FSM Wealth has its headquarters on Wall Street. That’s Wall Street in Nashville, Ill., a town of 3,200 people in the southwestern part of the state. Brian Heckert, the firm’s founder, not only knows everyone in town, but is related to almost all of them.
Despite its location in a rural corner of the Midwest, FSM Wealth has expanded through acquisition and through its use of virtual technology to create a planning powerhouse. Many of FSM’s team work remotely. But whether they are working in California or in Kentucky, their goal is to give every client the best service and experience possible.
FSM Wealth also stands out for the makeup of its team. At a time when many advisors worry about who will continue their practice after they retire, three of Heckert’s four children are active in his business. Sons Michael and Brandon are advisors, and daughter Erin Soria is director of marketing. But although the family members are close, they don’t spend their workdays tripping over each other. Michael works remotely from FSM’s office in Lexington, Ky., and Brandon works remotely from San Jose, Calif. FSM Wealth also has physical offices in Springfield, Ill., and Janesville, Wis. The company has five advisors and more than $400 million in assets under management.
“We do business across 34 states. We have a national footprint,” Brian said. “Some of that is from acquisitions. A lot of it is by design.”
Before FSM Wealth made the move to virtual client meetings, Brian would drive 60,000-65,000 miles a year to go on appointments. “So I always had worked a wide area. I used to spend more time traveling than I did in front of clients. Now it’s the opposite.”
Brian, 56, has spent most of his career in a multigenerational practice. He started in the life insurance business in 1985 at age 21, working for an advisor whose son and daughter also were in business with him. “They did life insurance, they did financial planning, they did 401(k)s and retirement plan administration.”
In those early years, Brian worked mostly with older clients and with business clients “because I didn’t want to work a lot of evenings.”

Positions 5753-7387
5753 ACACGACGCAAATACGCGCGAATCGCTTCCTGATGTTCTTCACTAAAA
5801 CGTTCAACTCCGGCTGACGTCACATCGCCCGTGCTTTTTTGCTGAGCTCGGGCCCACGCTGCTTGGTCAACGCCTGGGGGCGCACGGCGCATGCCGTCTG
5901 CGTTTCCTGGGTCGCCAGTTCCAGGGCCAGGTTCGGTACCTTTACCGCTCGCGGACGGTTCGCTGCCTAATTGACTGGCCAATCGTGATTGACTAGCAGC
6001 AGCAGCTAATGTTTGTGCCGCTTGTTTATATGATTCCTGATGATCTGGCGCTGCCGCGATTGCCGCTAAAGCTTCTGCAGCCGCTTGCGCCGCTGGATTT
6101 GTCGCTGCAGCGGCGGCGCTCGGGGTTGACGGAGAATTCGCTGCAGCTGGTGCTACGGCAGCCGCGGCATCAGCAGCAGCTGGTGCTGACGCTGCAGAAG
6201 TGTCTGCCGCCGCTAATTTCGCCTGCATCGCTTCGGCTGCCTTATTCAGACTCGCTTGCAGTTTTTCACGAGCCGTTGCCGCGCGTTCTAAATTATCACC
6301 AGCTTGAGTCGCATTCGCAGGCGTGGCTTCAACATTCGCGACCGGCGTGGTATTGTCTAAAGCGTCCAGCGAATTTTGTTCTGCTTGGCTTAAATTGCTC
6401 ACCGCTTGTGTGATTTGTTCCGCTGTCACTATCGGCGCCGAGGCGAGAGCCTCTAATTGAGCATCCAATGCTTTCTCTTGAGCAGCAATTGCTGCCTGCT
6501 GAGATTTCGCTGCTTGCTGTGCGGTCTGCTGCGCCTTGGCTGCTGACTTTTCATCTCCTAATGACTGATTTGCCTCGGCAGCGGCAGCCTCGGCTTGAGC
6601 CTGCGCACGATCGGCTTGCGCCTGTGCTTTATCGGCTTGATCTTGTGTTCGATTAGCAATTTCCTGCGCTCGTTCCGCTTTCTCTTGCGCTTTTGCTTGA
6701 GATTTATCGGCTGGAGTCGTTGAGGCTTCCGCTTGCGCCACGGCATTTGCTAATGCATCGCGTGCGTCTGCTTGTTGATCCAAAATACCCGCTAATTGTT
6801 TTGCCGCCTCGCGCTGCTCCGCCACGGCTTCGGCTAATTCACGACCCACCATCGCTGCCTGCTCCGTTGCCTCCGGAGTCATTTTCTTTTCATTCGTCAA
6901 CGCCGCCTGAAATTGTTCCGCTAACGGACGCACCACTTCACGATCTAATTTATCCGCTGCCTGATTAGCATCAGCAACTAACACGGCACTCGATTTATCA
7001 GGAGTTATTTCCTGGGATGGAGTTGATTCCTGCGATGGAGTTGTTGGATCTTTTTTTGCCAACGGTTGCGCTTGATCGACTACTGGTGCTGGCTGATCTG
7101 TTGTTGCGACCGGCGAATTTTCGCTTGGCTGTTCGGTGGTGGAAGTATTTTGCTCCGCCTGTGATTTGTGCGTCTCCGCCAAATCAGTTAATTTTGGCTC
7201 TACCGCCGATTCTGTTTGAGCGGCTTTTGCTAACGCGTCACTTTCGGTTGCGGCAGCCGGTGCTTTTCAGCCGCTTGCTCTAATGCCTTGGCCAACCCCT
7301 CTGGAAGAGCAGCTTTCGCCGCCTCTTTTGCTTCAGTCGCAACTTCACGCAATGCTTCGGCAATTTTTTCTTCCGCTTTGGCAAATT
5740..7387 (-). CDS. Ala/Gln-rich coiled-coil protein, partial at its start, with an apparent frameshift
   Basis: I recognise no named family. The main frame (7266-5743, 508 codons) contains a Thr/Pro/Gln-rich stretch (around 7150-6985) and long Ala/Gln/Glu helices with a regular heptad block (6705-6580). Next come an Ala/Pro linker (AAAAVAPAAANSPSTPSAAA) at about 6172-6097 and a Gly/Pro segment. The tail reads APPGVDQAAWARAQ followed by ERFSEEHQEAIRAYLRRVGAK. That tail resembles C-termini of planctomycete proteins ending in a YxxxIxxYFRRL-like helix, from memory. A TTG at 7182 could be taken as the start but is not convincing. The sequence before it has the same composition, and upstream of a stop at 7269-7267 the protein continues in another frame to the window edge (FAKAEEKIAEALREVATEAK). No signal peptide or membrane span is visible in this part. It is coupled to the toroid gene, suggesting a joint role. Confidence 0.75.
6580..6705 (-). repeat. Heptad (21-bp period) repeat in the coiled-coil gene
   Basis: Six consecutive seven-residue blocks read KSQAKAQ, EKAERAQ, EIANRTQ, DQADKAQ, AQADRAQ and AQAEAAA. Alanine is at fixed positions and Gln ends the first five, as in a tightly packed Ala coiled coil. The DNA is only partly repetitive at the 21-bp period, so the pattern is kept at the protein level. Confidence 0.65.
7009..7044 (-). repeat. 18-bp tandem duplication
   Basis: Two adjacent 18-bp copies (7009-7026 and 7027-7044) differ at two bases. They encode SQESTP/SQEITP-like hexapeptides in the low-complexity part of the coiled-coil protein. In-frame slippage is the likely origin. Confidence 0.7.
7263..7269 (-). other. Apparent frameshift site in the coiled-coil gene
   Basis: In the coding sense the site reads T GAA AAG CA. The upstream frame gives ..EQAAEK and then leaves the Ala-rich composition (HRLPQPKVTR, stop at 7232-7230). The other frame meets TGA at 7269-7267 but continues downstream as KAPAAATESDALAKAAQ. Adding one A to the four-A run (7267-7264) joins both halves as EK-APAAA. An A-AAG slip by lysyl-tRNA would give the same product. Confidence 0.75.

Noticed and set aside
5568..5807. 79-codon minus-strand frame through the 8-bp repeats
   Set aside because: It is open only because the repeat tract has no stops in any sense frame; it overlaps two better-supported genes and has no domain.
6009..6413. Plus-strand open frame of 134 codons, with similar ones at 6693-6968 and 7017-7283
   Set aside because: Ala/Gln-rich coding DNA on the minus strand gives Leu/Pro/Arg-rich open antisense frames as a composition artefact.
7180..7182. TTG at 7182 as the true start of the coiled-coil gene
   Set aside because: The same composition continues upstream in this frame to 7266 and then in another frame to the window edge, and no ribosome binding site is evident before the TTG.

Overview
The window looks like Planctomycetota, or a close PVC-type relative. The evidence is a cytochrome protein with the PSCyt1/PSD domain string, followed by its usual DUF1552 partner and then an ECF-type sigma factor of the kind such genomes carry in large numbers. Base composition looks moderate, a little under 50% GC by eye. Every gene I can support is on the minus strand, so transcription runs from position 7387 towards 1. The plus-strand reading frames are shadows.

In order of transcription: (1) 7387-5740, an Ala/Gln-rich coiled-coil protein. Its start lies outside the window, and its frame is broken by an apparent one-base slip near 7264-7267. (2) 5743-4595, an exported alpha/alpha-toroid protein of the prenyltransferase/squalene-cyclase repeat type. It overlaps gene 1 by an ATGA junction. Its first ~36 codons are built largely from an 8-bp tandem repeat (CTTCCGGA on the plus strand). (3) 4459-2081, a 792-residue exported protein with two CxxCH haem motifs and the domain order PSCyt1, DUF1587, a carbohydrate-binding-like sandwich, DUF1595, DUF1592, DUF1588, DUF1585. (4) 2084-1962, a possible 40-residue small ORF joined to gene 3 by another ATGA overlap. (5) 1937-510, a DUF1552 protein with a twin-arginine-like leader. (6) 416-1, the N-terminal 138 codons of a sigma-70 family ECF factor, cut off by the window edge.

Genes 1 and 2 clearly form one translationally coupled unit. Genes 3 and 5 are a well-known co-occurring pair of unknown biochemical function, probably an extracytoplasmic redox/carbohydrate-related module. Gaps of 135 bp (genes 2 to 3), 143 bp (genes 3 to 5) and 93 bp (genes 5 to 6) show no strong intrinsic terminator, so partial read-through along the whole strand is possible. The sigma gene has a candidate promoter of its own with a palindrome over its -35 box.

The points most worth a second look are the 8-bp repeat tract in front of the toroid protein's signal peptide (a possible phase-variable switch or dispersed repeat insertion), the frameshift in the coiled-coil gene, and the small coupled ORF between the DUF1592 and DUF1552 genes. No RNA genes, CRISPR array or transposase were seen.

Relating to older clients was easy, Brian said.
“You just have to show up and care,” he said. “I think a lot of younger advisors feel intimidated dealing with older clients. But most of the older generation simply want honest answers, and they want someone who will be around when they need them. They always want a younger doctor and a younger advisor. I never looked at my age as a disadvantage. I always looked at it as an advantage because I had time to work with them, to build a clientele and do what they needed, where a lot of the older advisors didn’t have the patience or time to work with them.”
In 2001, Brian bought out the firm’s partners and acquired a third-party administrator. He eventually went on to acquire 12 other companies. The growth continued even as Brian spent six years on the Million Dollar Round Table’s executive committee and was the organization’s 2016 president. “Even though I spent about 60% of my time running the organization, our firm still came within a couple of percentage points of doubling our business during that time,” he said.
Brian said that in 2011, about 60%-65% of his firm’s business was in 401(k) administration and 30%-40% was in insurance and investments. Today, the 401(k) business makes up about 30% of the firm’s activity, with the rest driven by investments.
FSM Wealth offers financial planning, retirement planning, investment management, risk management, estate planning, succession planning and higher education planning.